- Can't be uninstalled via Control Panel
- Installs itself without permissions
- Connects to the internet without permission
- System crashes
- Slow Computer
If you see a message covering the entire Desktop every time you turn on your computer, it is very likely that you have VirLock Ransomware installed on your system. Like other ransomware infections, this threat enters computers because it seeks to extort money from users; however, it is rather unique in a sense that it not only encrypts files and puts a screen-locking message on Desktop, but also tries to scare users into transferring the required money by saying that a law enforcement agency has detected pirated software on their computers and now, as a result, they must pay the fine. If you have already become a victim of VirLock Ransomware, you should ignore the message it has put on your screen because you only see it just because it wants to convince you to pay the ransom it asks. It will disappear once and for all only if you delete the ransomware infection from the system, so specialists at pcthreat.com suggest getting rid of it as soon as possible. Do not expect that it will be easy to erase it because this ransomware not only covers the screen with its message, but also encrypts files and does not allow users to access system utilities like the Task Manager and the Run command.
VirLock Ransomware will immediately encrypt files stored on the computer once it sneaks onto the system and then will put a message on Desktop to inform users what has happened and what they need to do. At first, it seems that the situation is very serious because the message contains logos of law enforcement agencies and the flag of the United States of America. Also, at the beginning of the message users find out that “willful copyright infringement is a federal crime that carries penalties of up to five years in federal prison, a $250, 000 fine, forfeiture and restitution.” To be frank, thousands of users keep pirated software on their computers. Therefore, a bunch of them believe that they are in trouble and decide to pay a fine of $250 (approximately 0.37 Bitcoin). It is said that the fine has to be paid within 3 days. If not, “a warrant will be issued for your arrest, which will be forwarded to your local authorities.” Nobody wants to go to jail, so it is not surprising that people decide to pay money. Believe us; it is not worth transferring money because they will end up in the pockets of cyber criminals. Also, it is not very likely that your files will be unlocked even though VirLock Ransomware promises to send you the “special restoration software.” As our experience shows, the free decryptor that can unlock files free of charge is released sooner or later, which means that it might be possible to restore the locked files in the future.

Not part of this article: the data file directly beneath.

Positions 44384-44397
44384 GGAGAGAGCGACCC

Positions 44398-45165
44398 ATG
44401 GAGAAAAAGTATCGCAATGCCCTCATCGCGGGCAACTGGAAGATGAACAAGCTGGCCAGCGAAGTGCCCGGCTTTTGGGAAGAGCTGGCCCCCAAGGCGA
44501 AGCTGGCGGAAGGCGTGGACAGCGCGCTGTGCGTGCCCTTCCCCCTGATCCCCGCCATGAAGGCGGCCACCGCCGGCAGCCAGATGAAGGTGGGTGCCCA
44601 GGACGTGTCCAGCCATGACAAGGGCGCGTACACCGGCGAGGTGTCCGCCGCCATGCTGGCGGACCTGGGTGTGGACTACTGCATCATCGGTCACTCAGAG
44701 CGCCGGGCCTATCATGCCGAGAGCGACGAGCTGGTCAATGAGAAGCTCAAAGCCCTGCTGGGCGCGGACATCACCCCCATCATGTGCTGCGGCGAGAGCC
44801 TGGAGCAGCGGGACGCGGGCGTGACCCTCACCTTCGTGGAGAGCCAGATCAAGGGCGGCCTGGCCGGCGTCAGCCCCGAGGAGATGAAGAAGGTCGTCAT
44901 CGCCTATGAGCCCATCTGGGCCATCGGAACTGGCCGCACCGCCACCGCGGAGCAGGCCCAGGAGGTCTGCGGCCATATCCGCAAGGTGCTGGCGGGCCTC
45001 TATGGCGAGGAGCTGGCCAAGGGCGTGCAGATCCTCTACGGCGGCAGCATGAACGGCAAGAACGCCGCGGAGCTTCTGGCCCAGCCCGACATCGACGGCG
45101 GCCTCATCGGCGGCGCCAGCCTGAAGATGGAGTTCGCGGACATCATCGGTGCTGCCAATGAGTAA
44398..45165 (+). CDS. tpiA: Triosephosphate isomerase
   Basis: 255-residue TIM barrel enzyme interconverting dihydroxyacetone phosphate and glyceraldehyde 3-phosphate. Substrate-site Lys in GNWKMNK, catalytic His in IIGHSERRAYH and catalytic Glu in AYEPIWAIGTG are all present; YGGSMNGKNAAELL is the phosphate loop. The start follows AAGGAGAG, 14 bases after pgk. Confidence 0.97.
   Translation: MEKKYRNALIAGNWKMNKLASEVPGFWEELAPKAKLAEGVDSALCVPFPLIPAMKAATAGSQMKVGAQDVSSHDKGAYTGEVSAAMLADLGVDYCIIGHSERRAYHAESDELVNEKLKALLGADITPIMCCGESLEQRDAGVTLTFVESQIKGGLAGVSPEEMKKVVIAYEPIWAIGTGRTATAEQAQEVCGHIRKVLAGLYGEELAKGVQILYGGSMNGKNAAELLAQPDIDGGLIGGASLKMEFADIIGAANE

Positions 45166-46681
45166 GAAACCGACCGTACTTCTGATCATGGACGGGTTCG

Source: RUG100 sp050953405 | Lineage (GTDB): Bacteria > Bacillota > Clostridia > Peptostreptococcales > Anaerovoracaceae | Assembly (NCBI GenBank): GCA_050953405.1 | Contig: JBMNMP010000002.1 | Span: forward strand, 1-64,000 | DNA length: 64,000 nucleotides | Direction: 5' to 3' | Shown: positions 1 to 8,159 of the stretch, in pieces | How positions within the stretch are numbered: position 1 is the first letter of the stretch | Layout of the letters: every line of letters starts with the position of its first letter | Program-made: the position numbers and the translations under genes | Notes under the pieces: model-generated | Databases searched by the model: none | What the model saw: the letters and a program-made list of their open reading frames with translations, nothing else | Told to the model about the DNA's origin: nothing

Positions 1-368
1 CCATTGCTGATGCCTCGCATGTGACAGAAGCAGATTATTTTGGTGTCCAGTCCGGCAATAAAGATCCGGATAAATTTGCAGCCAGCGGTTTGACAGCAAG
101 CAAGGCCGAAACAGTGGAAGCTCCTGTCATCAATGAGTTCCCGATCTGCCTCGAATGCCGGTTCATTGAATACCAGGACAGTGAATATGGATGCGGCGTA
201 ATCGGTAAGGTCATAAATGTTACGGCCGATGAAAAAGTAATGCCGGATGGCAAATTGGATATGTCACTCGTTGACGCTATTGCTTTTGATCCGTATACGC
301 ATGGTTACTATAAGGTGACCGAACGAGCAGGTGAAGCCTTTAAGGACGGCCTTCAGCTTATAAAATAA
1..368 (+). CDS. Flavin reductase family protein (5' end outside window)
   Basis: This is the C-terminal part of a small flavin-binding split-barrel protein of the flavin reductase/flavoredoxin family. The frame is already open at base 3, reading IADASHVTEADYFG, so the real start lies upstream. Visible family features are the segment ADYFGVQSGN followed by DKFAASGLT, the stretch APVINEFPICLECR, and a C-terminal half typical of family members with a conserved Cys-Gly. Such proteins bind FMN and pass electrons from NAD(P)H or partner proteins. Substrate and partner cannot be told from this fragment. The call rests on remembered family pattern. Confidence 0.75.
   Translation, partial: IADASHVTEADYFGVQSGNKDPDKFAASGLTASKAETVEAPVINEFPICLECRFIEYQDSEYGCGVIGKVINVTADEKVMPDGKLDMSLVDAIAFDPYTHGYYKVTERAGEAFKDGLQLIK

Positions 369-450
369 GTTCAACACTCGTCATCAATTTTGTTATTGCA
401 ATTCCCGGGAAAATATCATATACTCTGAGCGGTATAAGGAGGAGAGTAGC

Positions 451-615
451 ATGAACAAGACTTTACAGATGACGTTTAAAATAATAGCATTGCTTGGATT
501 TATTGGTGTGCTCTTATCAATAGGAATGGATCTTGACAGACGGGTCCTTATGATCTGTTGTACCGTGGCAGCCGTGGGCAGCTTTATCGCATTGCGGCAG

From the technical perspective, VirLock Ransomware makes many changes as well. Researchers have noticed that it creates folders with random names in %ALLUSERSPROFILE% and %USERPROFILE%. Also, it creates Values in the Run registry key (HKCU\Software\Microsoft\Windows\CurrentVersion\Run and HKLM\SOFTWARE\Wow6432Node\Microsoft\Windows\CurrentVersion\Run) to ensure that it stays put after the PC reboot and launches the moment Windows boots up. These Values will have random names as well; however, they will have the Value data similar to %USERPROFILE%\[random folder]\[random file].exe and %ALLUSERSPROFILE%\[random folder]\[random file].exe, so you could easily recognize them. Once you remove the ransomware infection fully, you will no longer see the modifications it has made too.
Researchers are sure that VirLock Ransomware is distributed like other well-known ransomware infections, i.e. it is spread through spam emails. Yes, it is enough to open an infectious email attachment, which often looks like a harmless PDF or DOC file, to allow malicious software to enter the system. We cannot blame those users because these spam emails are made to look like they are sent from trustworthy companies. If you wish to protect your PC from harm, you should ignore all the spam emails you receive. We also suggest installing trustworthy antimalware tool to prevent malware from sneaking on the system secretly.
Unfortunately, it is not easy to remove VirLock Ransomware from the system. First of all, you will need to start your Windows in Safe Mode with Networking, display hidden files and folders, and then locate and remove files and Values that belong to this infection. In fact, you have two choices. You can download a trustworthy scanner, e.g. SpyHunter after you start Windows in Safe Mode with Networking and use it or erase this threat manually by using our step-by-step instructions. Of course, the automatic method is easier and quicker, but you are the only who can decide how to remove the ransomware infection.
Delete VirLock Ransomware
Start Windows in Safe Mode with Networking
Windows XP/Windows Vista/Windows 7
Show hidden files and folders
Delete VirLock Ransomware
If you want to be sure that there are no dangerous components of the ransomware infection left and other malicious applications do not hide on your PC, you should scan your computer with a reliable automatic scanner.